If you’re wondering when you should pay your credit card bill, the best time to pay it is before or on the due date. Paying late can cost you interest and hurt your credit score.

When paying a credit card bill, paying before the due date helps lower your credit utilization rate, which is good for your credit score. It also helps you avoid late fees. If you have a balance from past months, paying early saves you money because you stop paying interest sooner.

Impact Of A High-Interest Credit Card

High-interest credit cards can harm your financial health due to the substantial interest charges they impose. These cards often come with annual percentage rates (APRs) well above 20%, meaning that carrying a balance can quickly accumulate costly interest charges, making it challenging to pay off your debt.

To refinance high-interest credit card debt, consider using Bright Credit. Bright Credit offers a revolving line of credit, allowing you to consolidate your high-interest credit card debt into a single, more manageable loan. Refinancing with Bright Credit can lower your monthly payments, reduce the total interest you pay, and simplify your debt repayment process.


Understanding the difference between your payment due date and closing date is crucial for managing your credit card effectively. These dates are not interchangeable and play distinct roles in your credit card billing cycle.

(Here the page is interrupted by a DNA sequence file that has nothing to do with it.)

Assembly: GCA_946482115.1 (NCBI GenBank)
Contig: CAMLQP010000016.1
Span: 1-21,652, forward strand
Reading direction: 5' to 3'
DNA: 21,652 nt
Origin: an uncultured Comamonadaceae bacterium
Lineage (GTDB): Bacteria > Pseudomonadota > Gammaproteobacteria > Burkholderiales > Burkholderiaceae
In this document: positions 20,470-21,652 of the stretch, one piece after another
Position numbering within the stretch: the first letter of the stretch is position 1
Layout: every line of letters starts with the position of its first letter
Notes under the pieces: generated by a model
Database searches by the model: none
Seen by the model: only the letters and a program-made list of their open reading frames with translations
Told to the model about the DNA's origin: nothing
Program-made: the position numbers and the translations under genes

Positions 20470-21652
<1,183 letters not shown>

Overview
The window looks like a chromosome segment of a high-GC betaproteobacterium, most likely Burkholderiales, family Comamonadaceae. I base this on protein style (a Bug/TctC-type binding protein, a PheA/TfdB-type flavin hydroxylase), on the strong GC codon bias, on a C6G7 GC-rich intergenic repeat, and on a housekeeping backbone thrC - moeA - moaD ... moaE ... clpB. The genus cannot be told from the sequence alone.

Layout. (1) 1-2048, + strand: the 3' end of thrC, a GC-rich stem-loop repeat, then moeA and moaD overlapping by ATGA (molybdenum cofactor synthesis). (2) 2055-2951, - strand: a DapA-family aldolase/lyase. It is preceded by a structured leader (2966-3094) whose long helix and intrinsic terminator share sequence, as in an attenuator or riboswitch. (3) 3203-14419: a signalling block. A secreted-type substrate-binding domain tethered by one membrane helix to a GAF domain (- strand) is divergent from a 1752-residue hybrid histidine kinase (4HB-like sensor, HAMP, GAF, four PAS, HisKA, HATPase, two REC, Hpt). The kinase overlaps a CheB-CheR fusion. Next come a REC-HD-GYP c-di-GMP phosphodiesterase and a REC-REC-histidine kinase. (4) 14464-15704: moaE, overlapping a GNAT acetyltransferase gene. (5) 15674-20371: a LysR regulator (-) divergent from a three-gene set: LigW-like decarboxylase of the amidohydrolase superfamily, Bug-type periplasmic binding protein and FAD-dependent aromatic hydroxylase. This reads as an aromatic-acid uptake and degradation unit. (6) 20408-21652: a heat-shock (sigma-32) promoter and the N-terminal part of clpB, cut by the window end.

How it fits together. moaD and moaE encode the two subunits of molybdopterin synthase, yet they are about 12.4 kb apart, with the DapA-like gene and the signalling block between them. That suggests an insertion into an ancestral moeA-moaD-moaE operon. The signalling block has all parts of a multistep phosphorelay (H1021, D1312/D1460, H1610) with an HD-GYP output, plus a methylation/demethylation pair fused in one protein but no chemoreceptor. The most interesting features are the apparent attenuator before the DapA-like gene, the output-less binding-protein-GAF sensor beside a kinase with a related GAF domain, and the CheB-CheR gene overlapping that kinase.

Being mindful of both dates can help you plan your spending, avoid interest charges, and maintain a healthy credit score. By knowing when your statement closes, you can strategize your purchases to manage your credit utilization rate and ensure timely payments to avoid penalties.

Bright Builder can help you manage your money by staying on top of payments. Check it out!

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1. Should I pay on the statement closing date or due date?

Paying your credit card bill by the due date is important to avoid late fees and potential damage to your credit score. The due date is the deadline set by your credit card issuer for you to make at least the minimum payment on your balance.

Paying on the statement closing date is unnecessary, as the statement closing date is when your billing cycle ends, and your statement is generated. Any payments made after this date but before the due date will be applied to the balance on your next statement.

To avoid confusion, aim to make your payment on or before the due date. This ensures that your payment is processed on time and helps you avoid late fees and interest charges.

2. Why is my statement closing date after due date?

Your credit card issuer typically sets your statement closing date and due date, which can vary based on your specific card terms. However, it's uncommon for the statement closing date to be after the due date, as the statement closing date marks the end of your billing cycle, and the due date is the deadline for paying your bill for that cycle.

If you believe there is an error or discrepancy in your statement closing date or due date, it's best to contact your credit card issuer directly for clarification. They can provide you with accurate information regarding your billing cycle and due dates.

3. Should I do minimum payment due or last statement balance?

Making at least the minimum payment on your credit card account is crucial to maintaining a positive credit report with Experian, Equifax, and TransUnion and avoiding late fees. However, you should pay your statement balance in full to prevent interest charges from accruing.

Pranay Chirla
Technical Content Writer